What if I told you that the so-called “valkyrie” is the pivotal role in the rite of sumbl and more important than that of Þyle? And that the role of “valkyrie” is properly that of a woman owing to the unique power of women in Germanic society, not only as brewers and weavers, but as oracles? And that the practice of sumbl itself has roots going back into Iron Age Celtic culture and thence into Bronze Age Greece? Would you believe me? If you don’t, or if you do but are intrigued, then get your hands on Enright’s Lady with a Mead Cup, where those points are thoroughly investigated and supported. Beowulf is Enright’s starting point and touchstone for his premise, and he references it throughout the book as a literary illustration of the importance of sumbl in Germanic society from the Iron Age up through Christianization. As Enright argues – without once using the word sumbl – the ritual sharing of drink bound the Germanic warband together in fictive kinship and was absolutely necessary to maintain group cohesion. In this religiously-fostered kinship, the warlord is the ‘father’ and his consort is the ‘mother’, while the warriors are all ‘sons’. This premise may seem patently obvious to us Heathens, but Enright explores a wealth of detail which, for me at least, deepens one’s understanding of sumbl and the significance of the roles within it. In particular, Enright finds that the ‘Lady with a Mead Cup’ is not only the ‘mother’ of the warband, but must possess magical and prophetic ability. Imagine, if you will, a sumbl in which the ‘valkyrie’ of common Heathen practice is a seiðkona, and that her words, in addressing each recipient of the horn, carry the weight of a woman performing spæ. Enright’s analysis considers the social effect of a prophetess in a warband, with her magico-religiously embued power to inspire courage and soothe tensions – yet the implications of his work for modern Heathens are no less than the finding of spæ within sumbl. For any who prefer to think of Germanic and Celtic as distinct, separate cultures, this book should be an eye-opener. Most scholarship to date acknowledges the confusion in Greco-Roman sources regarding the ethnicity of tribal groups along the Rhine, but most scholarship has also tended to see Roman influence on Germanic culture without acknowledging the more extensive Celtic influence in the Rhineland – which was present from the first signs of class hierarchy in Germanic culture and affected art styles, burial customs, political organization and relgious practice. Enright elucidates the Celtic influence on the Germanic warband, beginning with the relationship between Julius Civilis (leader of the Batavian revolt against Rome in 69 a.d.) and Veleda, the prophetess (with a Celtic name) described by Tacitus as a ‘volva’. Although some of the links he makes – such as between druidesses and volvae – are not strong (due to the meagre evidence), the overall connections drawn between Celtic and Germanic cultures are convincing. Heathen readers will also be interested in Enright’s proposed origin for Odin having only one eye – whether one accepts it or not. I won’t describe it here, but suffice to say he offers a compelling socio-historical origin for the mythical motif. Of more importance is how Enright traces the rise of the cult of Wodan to the adoption of the warband, via Celtic influence, into Germanic culture. A further implication of the evidence assembled by Enright is Freyja’s relationship with Odin – though Enright himself makes no mention of this, as he prefers to limit his analysis to deities well-known from the late Roman period. If one sees in Frejya an echo of the ‘Lady with a Mead Cup’ motif, it is rather intriguing to find that Veleda (whom Enright does characterize as an epitome of the motif) is described by Tacitus as receiving war captives for sacrifice – an intriguing parallel to Freyja receiving half the slain.Enright’s writing style is very accessible, though I recommend either re-reading the book (as I’ve done), or taking your time to digest the wealth of information in it. Enright covers such a wide range of inter-related data, often delving into the details, that it can be hard to hold all of this book in one’s head. I’ve highlighted the chief implications of his work here in this review, but there are many more that a Heathen reader will want to ponder. The book can be particularly helpful for readers who cannot read German, as Enright uses non-English sources extensively and often summarizes current scholarship (German, Irish, and English, up through the late 1980’s) on the topics he treats. Unfortunately, the book is on the expensive and hard-to-obtain end of things. Used copies are over-priced, starting at $300 – though, at the time of writing this, I see there is one copy available at WH Smith for £32.50. However, checking the publisher’s website (http://www.fourcourtspress.ie), the book still seems to be in print and selling for €76.50 – still difficult, but obtainable if you’re determined to own a copy. That said, though, visiting your local university library – which may offer library cards to the public – is likely to be the cheapest option.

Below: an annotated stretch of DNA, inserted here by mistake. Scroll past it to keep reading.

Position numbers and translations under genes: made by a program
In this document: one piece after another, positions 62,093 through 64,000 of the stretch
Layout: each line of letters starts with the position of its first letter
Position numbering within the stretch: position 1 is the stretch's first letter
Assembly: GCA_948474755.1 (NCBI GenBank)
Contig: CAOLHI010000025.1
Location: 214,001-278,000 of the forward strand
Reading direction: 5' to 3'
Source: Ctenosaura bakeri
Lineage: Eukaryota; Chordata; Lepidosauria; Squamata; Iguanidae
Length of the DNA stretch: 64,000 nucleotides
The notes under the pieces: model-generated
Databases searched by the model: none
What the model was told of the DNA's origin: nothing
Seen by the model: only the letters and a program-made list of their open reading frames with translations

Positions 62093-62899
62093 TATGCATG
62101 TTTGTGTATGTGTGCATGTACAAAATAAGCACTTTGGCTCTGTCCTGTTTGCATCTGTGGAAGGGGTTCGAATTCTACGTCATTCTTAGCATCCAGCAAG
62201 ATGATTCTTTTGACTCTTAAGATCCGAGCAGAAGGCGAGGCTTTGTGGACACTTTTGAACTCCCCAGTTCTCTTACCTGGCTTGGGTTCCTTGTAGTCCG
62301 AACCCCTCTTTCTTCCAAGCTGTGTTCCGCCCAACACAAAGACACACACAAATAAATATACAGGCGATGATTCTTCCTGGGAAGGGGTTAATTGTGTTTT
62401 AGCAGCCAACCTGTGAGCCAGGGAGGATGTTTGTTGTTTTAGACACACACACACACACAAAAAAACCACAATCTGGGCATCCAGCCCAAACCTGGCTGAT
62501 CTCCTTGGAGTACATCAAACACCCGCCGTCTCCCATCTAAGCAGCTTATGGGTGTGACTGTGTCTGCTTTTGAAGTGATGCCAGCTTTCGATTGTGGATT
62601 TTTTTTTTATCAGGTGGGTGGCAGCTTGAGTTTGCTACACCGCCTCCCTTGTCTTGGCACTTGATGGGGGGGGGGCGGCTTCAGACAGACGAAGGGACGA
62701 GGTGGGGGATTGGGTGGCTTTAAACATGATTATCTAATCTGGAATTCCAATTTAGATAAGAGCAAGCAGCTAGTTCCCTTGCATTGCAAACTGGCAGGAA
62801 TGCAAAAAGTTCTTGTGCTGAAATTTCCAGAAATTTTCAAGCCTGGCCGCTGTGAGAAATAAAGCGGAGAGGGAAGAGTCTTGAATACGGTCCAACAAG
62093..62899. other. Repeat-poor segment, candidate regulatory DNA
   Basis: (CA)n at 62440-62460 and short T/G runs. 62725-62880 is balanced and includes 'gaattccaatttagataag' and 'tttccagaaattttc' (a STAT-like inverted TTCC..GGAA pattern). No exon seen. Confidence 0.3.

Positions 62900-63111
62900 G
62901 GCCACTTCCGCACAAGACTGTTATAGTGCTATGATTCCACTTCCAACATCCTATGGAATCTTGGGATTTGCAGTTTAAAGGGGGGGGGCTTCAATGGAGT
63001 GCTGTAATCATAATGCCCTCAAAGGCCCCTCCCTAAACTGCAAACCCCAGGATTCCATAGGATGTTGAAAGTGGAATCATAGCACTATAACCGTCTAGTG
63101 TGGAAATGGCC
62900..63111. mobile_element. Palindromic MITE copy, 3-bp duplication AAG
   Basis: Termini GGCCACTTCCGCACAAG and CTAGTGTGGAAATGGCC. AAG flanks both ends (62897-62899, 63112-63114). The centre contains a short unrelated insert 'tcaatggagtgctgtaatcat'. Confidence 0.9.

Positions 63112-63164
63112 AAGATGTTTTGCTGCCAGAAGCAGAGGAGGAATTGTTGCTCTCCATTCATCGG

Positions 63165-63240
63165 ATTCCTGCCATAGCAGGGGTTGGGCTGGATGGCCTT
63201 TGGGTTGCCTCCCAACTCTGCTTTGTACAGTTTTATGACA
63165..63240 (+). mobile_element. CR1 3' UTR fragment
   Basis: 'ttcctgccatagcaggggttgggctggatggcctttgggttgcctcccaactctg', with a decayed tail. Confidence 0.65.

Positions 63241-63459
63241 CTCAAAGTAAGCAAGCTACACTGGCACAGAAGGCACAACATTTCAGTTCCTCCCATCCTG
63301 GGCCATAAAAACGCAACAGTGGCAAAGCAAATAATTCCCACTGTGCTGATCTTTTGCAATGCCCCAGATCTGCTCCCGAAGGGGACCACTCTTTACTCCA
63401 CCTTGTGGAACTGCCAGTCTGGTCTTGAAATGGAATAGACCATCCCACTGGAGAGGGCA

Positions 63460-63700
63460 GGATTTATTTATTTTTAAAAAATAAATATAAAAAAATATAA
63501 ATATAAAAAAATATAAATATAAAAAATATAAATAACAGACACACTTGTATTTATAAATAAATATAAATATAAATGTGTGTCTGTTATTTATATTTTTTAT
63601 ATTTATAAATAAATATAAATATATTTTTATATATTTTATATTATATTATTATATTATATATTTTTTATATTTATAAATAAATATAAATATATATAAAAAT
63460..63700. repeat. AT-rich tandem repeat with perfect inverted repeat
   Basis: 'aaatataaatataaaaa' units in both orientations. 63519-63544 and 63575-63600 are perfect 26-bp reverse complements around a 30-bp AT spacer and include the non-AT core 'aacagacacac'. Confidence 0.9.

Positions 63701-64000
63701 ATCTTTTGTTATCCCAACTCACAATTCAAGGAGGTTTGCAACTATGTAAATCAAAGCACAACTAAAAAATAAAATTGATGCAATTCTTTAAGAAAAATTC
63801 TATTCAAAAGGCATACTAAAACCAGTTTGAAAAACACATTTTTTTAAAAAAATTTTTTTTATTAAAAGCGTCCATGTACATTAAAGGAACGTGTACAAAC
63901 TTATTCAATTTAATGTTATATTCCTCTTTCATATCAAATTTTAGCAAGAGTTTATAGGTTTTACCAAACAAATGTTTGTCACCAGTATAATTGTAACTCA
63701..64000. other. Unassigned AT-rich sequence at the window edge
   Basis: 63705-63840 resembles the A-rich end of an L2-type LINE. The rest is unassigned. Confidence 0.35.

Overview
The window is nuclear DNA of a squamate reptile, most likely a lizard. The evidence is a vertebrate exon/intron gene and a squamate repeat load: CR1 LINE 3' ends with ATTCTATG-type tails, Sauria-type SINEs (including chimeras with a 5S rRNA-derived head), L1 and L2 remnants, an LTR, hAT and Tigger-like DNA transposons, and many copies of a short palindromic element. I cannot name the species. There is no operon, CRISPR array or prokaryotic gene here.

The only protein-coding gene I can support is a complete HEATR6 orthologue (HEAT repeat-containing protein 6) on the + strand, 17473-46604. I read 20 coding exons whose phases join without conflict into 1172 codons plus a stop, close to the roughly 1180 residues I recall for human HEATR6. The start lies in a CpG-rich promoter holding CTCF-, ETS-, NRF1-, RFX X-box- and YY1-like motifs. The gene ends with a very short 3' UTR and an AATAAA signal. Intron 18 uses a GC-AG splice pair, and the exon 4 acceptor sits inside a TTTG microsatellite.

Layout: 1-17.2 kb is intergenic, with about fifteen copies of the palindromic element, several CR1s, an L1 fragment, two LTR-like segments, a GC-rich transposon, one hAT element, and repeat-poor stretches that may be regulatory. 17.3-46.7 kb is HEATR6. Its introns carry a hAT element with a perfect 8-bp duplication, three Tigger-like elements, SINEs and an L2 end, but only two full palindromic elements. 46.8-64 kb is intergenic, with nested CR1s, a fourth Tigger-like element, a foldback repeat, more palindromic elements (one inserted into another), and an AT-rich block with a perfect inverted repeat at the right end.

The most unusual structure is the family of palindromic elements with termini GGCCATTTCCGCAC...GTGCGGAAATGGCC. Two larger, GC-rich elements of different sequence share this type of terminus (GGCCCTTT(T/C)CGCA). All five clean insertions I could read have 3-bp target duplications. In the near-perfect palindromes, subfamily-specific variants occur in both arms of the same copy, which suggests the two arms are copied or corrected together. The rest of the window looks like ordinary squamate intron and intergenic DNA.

Wow! this book is everything it claims,to be and more. Excellent source for research.
Lady with a Mead Cup is an analysis of the social/religious significance of a ritual in which the wife/lady/queen of a warlord offers a cup of mead to the members of a warband in Germanic and continental Celtic (Gaulish) culture. Actually that kind of relates to Wisdom of the Outlaw which I previously read in that it’s focused on warbands and their connection with seership, though it doesn’t discuss the Fenians.Much of it was rather dry and hard to get through so I skipped parts (mainly the big chunk in the middle about archeology), but there was some good info in there, especially about the role of sibyls/prophetesses in warbands, and later on in the book, the cult of the “Gaulish Mercury”, Rosmerta, and the connection between Mercury, Lugh and Odin and how the cult of Odin evolved in relation to the rise of the warband.